“Retro” is the New “New” in Logos
In a world where consumers become more and more demanding and picky, where companies struggle every day to attract new clients or simply maintain their share of customers and sales, businesses are forced to adapt and change.
They need to adjust strategies, visions, ideas, as well as, often, their logos.
Too much change can however sometimes do more damage than good, so brands with long history can benefit from looking back to their origins and “reusing” their old logos could be the best thing to do!
Some history about the new trends in Logo design:
Recently we saw several examples of such usage of old logos by some major companies, such as Kodak or Bacardi, for example. Last year Kodak chose to go back to its 1971 logo which was used for over 35 years and only did some minor changes to it in order to remind us that the iconic identity of Kodak has not been lost, but has rather been there all along those years. And the 2015 Bacardi logo was inspired by the bat logos of the 1890s and 1900s. Also going back over the years a typical example is Coca-Cola when it chose its Classic design in 2007. Longstanding companies can use their logos to suggest experience, reliability or authenticity to separate themselves from their younger competitors. This seems to be a growing trend not only in brands but in music, sports, fashion and culture. A really good example is the evolution of Microsoft Windows logo. In their latest versions a.k.a. Windows 8 and Windows 10 their logo looks more like the from 1992 than the later made logos. Here is an infographic:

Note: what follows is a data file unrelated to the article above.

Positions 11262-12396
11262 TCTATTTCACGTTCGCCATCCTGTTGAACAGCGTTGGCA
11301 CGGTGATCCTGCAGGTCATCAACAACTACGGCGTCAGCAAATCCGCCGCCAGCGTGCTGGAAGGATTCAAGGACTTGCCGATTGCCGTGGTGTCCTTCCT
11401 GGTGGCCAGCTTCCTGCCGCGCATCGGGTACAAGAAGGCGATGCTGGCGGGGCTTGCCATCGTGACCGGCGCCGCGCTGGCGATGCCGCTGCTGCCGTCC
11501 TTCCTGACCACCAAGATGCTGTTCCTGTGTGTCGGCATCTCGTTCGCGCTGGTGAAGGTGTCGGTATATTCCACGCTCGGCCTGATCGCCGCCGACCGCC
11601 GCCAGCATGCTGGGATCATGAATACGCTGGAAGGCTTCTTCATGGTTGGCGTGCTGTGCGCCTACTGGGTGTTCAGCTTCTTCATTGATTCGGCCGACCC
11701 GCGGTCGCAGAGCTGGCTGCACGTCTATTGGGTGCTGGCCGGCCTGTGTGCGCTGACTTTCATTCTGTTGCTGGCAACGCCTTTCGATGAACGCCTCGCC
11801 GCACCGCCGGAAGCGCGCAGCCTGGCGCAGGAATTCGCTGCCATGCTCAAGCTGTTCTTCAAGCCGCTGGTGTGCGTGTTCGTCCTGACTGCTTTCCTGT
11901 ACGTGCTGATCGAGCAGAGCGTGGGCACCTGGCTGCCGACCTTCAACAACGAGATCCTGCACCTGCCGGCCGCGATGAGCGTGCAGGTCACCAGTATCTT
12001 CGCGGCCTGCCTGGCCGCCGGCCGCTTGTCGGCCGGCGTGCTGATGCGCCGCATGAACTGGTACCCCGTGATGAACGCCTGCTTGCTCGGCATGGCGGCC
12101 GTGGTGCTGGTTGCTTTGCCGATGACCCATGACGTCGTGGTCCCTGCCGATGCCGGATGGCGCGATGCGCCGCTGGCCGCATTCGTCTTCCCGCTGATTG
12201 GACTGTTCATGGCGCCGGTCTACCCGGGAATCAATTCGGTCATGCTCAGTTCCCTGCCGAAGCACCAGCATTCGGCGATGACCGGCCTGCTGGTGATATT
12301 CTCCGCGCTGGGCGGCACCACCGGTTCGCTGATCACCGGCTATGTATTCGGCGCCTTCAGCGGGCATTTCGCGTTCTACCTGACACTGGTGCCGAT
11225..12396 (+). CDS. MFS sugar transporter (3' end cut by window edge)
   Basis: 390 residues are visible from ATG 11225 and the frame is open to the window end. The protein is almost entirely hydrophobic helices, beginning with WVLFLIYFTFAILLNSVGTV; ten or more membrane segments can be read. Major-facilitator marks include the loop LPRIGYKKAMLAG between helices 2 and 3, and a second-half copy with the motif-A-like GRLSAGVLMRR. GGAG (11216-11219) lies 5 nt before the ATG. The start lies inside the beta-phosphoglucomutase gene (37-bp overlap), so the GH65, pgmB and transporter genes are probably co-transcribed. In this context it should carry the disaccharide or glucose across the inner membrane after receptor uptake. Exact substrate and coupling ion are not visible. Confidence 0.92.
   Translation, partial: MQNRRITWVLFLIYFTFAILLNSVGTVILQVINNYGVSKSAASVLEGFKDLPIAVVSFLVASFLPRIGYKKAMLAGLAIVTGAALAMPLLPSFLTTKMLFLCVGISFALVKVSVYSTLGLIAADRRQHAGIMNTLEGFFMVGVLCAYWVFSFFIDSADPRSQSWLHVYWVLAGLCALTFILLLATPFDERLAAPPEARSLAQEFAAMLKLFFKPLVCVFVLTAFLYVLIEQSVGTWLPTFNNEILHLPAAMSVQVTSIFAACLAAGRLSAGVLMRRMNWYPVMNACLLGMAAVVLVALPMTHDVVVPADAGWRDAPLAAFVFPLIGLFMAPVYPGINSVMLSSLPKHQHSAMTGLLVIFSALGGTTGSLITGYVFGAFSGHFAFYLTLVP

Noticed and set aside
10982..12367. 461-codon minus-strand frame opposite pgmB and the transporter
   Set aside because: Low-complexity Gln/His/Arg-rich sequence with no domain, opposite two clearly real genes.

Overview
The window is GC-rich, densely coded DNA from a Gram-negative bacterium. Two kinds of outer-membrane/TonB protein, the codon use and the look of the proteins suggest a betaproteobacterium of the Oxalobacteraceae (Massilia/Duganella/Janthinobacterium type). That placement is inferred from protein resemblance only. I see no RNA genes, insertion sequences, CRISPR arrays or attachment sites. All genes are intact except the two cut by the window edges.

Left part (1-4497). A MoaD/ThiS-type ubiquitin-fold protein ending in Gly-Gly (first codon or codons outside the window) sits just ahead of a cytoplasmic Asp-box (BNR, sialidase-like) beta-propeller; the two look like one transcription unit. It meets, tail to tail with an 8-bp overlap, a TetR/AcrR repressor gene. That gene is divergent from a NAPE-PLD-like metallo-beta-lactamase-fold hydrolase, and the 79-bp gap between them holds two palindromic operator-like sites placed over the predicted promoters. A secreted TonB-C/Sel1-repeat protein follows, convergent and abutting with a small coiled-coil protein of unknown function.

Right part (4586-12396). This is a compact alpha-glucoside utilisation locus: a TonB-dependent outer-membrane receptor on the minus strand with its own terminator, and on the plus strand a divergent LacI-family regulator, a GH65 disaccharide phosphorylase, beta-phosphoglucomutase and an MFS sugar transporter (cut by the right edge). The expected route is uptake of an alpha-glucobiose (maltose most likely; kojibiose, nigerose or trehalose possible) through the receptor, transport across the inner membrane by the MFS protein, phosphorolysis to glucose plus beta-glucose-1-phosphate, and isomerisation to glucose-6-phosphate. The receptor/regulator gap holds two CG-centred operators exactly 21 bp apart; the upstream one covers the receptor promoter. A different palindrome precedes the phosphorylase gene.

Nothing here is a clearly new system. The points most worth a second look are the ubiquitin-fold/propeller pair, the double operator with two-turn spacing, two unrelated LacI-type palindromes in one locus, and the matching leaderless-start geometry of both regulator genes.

On the other hand retro looking, vintage logos with a flavor of the 1960s or 1970s can be used as symbols for difference, for standing out and uniqueness in a digital era of patterns, moulds and shapes. Back to Basics or How Less is More In addition to the trend of companies going back to their roots through retro logos, logo simplicity is something we see more of these days. Consumers seem to prefer less complicated and simple logos, logos that are easy to remember. Such simplification can be seen in the new logos of Mastercard, Subway and Instagram where skeuomorphism is replaced with vector-based logos. Although this may not be the first time brands turn to past historical logos for a new fresh look, this trend still has a nice notch of authenticity and difference which just may be what consumers need today.
What do you think? (And do you have any beer left?!)∞